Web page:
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Batt, James R. (ed.) / Wisconsin Academy review
Volume 20, Number 4 (Fall 1974)

Ellis, Mel
Metamorphosis of a hunter,   pp. 9-12


Page 11


plume hunters had ravaged their flocks. Even blue
herons became scarce because irate duck hunters,
having no legal targets, began wholesale slaughter
of the birds, wiping out entire rookeries. Wildlife had
come upon a time of crisis, and there were too few to
champion the cause of these species which seemed
destined to follow the passenger pigeon into
oblivion.
  My hunting days temporarily ended then. I was
packed off to a boarding school, and in fall when my
gun should have been booming, I was learning that
it was not only prudent but wise to save today if a
man wanted any wildlife tomorrow. When I wasn't
studying I was tramping the flatlands of northern
Indiana and I never knew before how one wild place
after another had been turned into a dump site.
  The ugly dump sites surrounding some of the
nearby heavily industrialized cities affected me
deeply. After graduation, and a few depression years
washing dishes and scrubbing floor, I finally made
it to Sheboygan where I became a reporter on The
Press.
  For me it was a most fortunate connection. The
Sheboygan Press in the thirties was a splendid
example of dedication to the best conservation
principles. I was overjoyed to be working for such
a responsible paper, and it was then I resumed my
hunting. Only now I discovered that it was more fun
to sit in a duck blind and watch a marsh wren hunt
for insects or a muskrat build its thatched house,
than it was to shoot ducks.
  These then were the great formative years, not
only in the metamorphosis of a writer and a hunter,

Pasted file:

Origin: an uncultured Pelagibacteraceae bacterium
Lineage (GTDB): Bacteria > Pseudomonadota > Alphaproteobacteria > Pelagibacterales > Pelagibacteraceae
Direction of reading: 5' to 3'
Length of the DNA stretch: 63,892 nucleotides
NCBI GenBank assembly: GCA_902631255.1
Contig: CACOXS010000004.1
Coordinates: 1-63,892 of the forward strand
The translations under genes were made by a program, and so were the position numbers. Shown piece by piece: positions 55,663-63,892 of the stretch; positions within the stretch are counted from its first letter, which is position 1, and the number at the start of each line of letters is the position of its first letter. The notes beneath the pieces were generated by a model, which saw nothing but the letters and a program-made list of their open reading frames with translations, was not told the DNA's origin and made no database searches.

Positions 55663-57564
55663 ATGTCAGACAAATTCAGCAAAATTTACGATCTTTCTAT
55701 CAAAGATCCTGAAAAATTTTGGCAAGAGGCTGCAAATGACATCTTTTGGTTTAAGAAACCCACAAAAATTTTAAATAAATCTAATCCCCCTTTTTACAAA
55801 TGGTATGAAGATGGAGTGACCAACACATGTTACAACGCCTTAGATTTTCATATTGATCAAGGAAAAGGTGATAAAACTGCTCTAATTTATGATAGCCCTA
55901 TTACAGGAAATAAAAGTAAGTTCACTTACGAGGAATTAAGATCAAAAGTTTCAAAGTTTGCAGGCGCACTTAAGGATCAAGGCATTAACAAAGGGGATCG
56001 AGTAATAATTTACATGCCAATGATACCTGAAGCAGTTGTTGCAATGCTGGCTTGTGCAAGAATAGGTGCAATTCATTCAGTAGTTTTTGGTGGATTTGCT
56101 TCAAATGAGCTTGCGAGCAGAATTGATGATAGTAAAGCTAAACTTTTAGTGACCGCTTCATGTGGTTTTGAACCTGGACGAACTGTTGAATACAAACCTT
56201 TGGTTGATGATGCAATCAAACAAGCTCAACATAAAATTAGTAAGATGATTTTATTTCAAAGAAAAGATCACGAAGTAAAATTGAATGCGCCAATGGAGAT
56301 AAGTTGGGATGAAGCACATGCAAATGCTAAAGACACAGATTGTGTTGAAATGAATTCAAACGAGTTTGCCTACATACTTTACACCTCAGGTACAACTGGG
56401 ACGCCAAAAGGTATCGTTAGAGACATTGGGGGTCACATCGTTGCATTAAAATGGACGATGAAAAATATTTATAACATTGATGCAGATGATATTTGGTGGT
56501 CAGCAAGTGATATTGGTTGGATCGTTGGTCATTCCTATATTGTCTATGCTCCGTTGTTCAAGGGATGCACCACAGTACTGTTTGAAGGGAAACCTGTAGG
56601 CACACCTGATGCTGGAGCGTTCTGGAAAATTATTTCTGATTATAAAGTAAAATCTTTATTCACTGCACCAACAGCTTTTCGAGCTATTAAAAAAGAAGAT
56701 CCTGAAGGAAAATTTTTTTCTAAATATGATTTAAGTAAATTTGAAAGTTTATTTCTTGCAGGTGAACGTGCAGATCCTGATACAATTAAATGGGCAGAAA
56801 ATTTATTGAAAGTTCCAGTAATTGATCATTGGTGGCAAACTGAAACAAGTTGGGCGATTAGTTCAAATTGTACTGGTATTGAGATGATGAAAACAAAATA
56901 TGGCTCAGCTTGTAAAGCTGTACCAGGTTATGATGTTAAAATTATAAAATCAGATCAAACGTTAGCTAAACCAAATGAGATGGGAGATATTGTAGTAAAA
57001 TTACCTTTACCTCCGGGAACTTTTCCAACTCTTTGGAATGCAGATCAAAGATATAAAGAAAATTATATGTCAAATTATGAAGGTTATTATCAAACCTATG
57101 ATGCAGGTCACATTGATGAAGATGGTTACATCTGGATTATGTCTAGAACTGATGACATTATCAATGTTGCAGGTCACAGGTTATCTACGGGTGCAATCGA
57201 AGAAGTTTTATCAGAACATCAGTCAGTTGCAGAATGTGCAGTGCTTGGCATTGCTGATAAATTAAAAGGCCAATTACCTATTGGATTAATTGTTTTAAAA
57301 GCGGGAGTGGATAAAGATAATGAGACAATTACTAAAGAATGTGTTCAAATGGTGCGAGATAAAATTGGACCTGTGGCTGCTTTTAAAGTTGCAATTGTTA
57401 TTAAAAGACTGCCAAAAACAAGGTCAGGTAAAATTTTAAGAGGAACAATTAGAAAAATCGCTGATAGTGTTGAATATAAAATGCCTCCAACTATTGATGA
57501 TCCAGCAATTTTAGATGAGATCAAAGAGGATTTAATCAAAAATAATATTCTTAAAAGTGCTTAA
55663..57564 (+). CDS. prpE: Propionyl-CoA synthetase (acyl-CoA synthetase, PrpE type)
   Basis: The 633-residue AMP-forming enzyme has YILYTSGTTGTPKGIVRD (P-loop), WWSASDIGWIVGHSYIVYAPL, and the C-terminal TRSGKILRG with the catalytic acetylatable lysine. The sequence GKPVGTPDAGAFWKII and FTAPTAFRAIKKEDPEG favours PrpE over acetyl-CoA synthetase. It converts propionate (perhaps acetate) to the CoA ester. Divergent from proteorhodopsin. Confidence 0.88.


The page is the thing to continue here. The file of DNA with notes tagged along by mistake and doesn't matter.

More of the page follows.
but the great formative years of conservation with the
likes of Aldo Leopold paving the way for the present
ecological revolution.
  It was a revelation and a deep source of
satisfaction for me to be working for a publisher
like Charles Broughton, who also happened to be a
Democratic national committeeman and a tireless
worker in the field of conservation. He fought for,
and got, Terry Andrae park, a wild goose refuge at
Horicon, a rich impoundment for wildlife along the
Sheboygan river    many, many worthwhile
projects.
  I was inspired by Leopold, by a man named
Dahlberg who wrote some of the first ecology text
books . . . and so I began finding new prey on my
hunting horizon. I began hunting for cleaner creeks,
if only so I could fish for trout. I began hunting for
great marshes, if only so I might shoot more ducks.
  Then Broughton gave me a full page of the
newspaper to do with what I wanted in the outdoor
field. Since advertising was slack on Monday, that
was the day I got my page. Still, the metamorphosis
of the hunter was a long way from yielding a
beautiful butterfly, and I'm afraid I turned my page
into a hunting and fishing page instead of one
devoted to conservation.
  But things were stirring. Simultaneously across
the country other newspapers were looking to the
outdoors for news and features. Quite suddenly the
hunting and fishing magazines gained new respect,
I
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